Half of all Spaniards believe that antibiotics are used to kill viruses, fight colds and treat the flu. This erroneous view is all the more dangerous given that the inappropriate use of this kind of medication only serves to strengthen its real enemy: bacteria, which are becoming increasingly resistant.
An EU report on antimicrobial resistance released this week reveals widespread ignorance about the real purpose of antibiotics in Spain, which scored worse than average.
“The rise of resistant microbes is a threat to global public health. It is responsible for the avoidable deaths of humans and animals, increased healthcare and veterinary costs, and productivity losses,” reads the report.
Last month, a US woman suffered an infection by “superbacteria” that proved immune to the strongest available antibiotics
According to this Eurobarometer survey, 48% of Spaniards said that antibiotics kill viruses, while 37% knew that they don’t, compared with 43% overall in the EU.
A further 45% believe they are effective against colds and flus (against 48% who say this is wrong). In the EU overall, 36% of respondents said antibiotics were good against the flu.
Yet a vast majority of Spaniards, 85%, said they are aware that an inappropriate use of antibiotics makes them less effective, in line with the EU average of 84%.
The confusion may be partly attributable to the fact that only 23% of Spaniards said they had received information about these prescription drugs over the last year, compared with the European average of 33%. Those who did receive information mostly did so from their doctor (48%), significantly above the average of 32% for Europe, where people are exposed to public awareness campaigns. Spain has a strategic plan to increase outreach.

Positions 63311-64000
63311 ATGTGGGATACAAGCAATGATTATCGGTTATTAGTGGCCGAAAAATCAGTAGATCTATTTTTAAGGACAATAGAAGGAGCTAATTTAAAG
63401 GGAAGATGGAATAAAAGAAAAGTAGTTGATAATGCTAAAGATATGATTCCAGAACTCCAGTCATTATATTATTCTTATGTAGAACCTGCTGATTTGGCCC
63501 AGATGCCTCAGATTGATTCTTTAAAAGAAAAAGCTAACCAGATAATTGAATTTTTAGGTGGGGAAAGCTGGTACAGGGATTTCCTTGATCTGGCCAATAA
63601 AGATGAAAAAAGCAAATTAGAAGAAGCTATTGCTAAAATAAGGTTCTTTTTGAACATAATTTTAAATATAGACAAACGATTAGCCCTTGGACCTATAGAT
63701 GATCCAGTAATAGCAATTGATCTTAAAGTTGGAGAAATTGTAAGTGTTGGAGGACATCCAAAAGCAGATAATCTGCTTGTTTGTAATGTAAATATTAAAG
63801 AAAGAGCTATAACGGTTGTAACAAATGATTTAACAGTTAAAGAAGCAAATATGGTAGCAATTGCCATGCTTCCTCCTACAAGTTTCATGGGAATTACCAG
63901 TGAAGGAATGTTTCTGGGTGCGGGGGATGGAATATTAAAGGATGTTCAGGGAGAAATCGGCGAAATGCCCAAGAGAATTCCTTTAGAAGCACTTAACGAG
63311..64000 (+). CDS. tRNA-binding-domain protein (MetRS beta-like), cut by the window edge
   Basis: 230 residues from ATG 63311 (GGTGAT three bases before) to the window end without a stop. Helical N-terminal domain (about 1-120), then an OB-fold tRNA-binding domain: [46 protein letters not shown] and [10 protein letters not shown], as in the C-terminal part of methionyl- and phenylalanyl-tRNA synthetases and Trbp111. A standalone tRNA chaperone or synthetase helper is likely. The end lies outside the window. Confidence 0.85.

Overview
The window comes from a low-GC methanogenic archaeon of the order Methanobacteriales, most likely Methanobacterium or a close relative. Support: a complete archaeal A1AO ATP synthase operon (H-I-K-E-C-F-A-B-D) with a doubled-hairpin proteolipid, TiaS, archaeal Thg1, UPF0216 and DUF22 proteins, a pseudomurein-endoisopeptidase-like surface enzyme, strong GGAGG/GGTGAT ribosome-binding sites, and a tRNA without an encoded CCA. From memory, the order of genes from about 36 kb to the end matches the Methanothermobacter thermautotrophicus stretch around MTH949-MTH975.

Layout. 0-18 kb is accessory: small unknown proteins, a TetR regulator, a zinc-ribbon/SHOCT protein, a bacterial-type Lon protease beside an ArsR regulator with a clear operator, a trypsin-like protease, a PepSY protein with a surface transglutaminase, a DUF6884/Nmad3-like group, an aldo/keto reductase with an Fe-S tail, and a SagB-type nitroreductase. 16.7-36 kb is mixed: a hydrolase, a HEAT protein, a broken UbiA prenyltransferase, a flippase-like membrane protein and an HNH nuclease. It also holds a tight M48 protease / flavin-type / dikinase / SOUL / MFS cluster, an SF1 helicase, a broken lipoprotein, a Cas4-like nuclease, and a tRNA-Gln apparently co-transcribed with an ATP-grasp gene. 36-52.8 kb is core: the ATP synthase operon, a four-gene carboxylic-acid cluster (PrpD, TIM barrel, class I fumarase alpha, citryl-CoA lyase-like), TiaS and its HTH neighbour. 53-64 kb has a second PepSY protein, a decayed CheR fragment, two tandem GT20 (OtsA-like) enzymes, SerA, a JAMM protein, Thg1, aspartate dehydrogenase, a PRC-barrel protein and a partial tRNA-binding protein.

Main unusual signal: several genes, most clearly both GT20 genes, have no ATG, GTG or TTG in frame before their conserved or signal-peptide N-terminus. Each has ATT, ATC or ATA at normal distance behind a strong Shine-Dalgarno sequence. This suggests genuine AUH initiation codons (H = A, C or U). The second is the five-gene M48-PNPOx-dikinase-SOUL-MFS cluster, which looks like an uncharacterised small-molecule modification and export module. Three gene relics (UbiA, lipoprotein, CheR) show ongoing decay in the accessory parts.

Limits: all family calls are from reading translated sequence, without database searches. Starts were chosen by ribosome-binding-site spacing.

Meanwhile, a report by the European Centre for Disease Prevention and Control finds that Spain is increasingly vulnerable to antibiotic-resistant bacteria.
From bad to worse
And things could get worse, judging by the fact that 47% of Spaniards used antibiotics over the course of last year, according to the Eurobarometer. This puts Spain second to Malta (48%) and far above the EU average of (34%).
The survey also shows that between 2013 and 2016, this rate grew nine percentage points, even as it declined by five points in neighboring France and Portugal, and by one point overall across the EU.
The effects of super-resistant bacteria are already being felt. Last month, a US woman suffered an infection by “superbacteria” that proved immune to the strongest available antibiotics. It was a sign of things to come, warned the experts.
Health authorities are asking for a more rational use of antibiotics, not just in humans but also in animals raised for human consumption.
English version by Susana Urra.